If you look at Thursday’s Christianity 201 post, you’ll see that I used a total of seven scripture verses. The verses were ones that my wife and I discussed that were then located using Yahoo’s search engine and the website BibleHub.com which seems to have priority status with Yahoo. Sometimes a search engine is more forgiving if you get one word wrong than the Bible programs online; the exception being BlueLetterBible.org which — until they destroyed it with the most recent update — allowed a margin of error. (Why can’t they just leave these Bible search programs alone?)
Each of the seven verses from yesterday is quoted from a different translation. Bible Hub is somewhat conservative in its choices, for some of what’s listed below, I would have had to change over to BibleGateway.com
I do intentionally mix it up a bit knowing that I have a variety of readers, and also wanting the very familiar verses to be seen in a different light. I also want to send a message that, as Augustine himself was quoted as saying in the marginal notes to the KJV, “There is much to be gained from a variety of translations.” (He said it in different words, that was my NLT-like update.)
When I want a very rigid adherence to structure, I go with the NASB. But you have to remember that if you really heard the English words spoken in the order they appear in the Greek or Hebrew texts, it would sound, at worst, like gibberish, at best like Yoda. Their word order is completely foreign to speakers of 21st Century English. So what we call “Formal Correspondance” in translation is a term that should best be applied loosely.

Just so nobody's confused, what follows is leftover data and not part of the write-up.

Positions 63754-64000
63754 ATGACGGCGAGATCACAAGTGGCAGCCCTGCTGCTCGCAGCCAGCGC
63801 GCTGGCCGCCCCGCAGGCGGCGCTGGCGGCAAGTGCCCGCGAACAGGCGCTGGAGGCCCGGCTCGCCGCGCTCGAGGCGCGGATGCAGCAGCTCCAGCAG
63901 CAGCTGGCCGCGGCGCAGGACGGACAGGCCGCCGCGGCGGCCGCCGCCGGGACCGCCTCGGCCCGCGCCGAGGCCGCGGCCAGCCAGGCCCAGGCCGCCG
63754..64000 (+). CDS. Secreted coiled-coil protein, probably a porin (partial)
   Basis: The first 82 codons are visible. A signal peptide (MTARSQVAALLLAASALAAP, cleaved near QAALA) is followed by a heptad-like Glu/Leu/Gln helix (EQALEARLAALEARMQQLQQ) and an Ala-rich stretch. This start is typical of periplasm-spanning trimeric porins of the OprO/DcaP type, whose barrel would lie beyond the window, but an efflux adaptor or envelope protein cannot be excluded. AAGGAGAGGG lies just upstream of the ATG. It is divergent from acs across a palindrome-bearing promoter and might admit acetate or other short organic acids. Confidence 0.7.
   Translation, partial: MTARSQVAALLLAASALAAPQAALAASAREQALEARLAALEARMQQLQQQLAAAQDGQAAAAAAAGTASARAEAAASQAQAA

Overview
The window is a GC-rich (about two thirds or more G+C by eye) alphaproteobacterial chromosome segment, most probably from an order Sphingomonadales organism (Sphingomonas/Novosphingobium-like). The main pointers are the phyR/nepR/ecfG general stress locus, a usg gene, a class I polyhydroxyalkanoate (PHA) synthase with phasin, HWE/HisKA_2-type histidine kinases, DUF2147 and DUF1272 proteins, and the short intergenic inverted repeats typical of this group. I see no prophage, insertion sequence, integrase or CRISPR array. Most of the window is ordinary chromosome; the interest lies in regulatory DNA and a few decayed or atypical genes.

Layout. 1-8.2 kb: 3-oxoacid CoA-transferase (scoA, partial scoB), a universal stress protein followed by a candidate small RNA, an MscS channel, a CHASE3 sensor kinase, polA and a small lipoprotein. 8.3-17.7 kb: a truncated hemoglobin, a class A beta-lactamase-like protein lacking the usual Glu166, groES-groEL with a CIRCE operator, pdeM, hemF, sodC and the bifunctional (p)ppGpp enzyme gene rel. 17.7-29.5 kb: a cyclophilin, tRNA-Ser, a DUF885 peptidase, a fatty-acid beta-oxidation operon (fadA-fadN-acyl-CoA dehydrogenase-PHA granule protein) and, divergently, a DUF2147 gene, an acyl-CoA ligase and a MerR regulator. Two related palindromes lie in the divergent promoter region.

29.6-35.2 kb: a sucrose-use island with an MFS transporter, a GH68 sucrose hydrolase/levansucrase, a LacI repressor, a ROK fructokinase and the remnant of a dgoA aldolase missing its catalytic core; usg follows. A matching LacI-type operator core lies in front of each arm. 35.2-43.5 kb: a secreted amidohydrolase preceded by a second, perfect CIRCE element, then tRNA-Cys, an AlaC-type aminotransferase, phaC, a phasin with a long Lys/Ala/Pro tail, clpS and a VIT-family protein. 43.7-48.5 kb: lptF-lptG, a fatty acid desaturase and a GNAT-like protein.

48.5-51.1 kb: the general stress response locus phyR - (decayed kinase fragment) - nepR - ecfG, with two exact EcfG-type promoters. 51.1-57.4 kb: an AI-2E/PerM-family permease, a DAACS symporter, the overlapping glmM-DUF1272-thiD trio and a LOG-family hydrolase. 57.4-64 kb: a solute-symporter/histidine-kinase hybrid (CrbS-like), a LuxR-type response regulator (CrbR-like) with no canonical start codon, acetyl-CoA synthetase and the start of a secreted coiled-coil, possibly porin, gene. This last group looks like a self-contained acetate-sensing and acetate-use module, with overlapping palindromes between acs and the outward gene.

When I want to refresh the meaning, I use The Voice or The Message or the Common English Bible. Although I don’t use The Amplified Bible as often, it would fit this category. I have great admiration for what Eugene Peterson did, as both a Hebrew and Greek scholar doing a one-man translation (not paraphrase; please don’t use that word); and I’ve also become a regular reader of David Capes at The Voice Blog, who gets into translation issues that warm the heart of this follower of people like John Kohlenberger and The Mounce Brothers (who are actually a father and son), and the missionary context translation issues raised by Eddie & Sue Arthur. (Anyone wishing to debate the subject of translation needs to have some exposure to non-English Bible editions.)
However, occasional use of the KJV can be equally arresting to readers.
When I wonder if readers might question a verse if it’s changed up too much, I consider the NIV a relatively safe standby.
Although all my blogs have an absolutely horrid relationship with Tyndale Publishers, I do like the NLT (New Living Translation) and use it about as often as the NIV. I like that it’s plain language backed by the authority of the 128+ translators who worked on bringing the old Living Bible “up to code” as I describe it.
I am not a fan of the ESV. Sorry, Reformers and Calvinists. It’s not clear at all in places. I also have problems with Bibles created by publishing companies and not Bible Societies, etc.; so I’m not a fan of the NKJV or the HCSB (Holman Christian Standard Bible) either; the latter, I feel tainted somewhat by Holman’s historical association with printing the Masonic Bibles. I’ve never even acknowledged the MEV at the C201 blog.
On the other hand, this (sponsored) article at Challies.com did warm me to the HCSB text itself, which my wife uses. She also finds the Young’s Literal Translation useful.
I should say that I do occasionally run with the ESV anyway, just to try to keep the Calvinist readers I have at C201, and I also will use the NRSV at times just to find a point of reference with my mainline or inter-confessional readers.
I’m sure I’ve missed something. I am keeping an eye on the NET translation. And if you’re interested, I did a different type of translation breakdown here six months ago you might enjoy if you’ve read this far.
(And no, that’s not my picture below, but the warp of the shelf looks familiar.)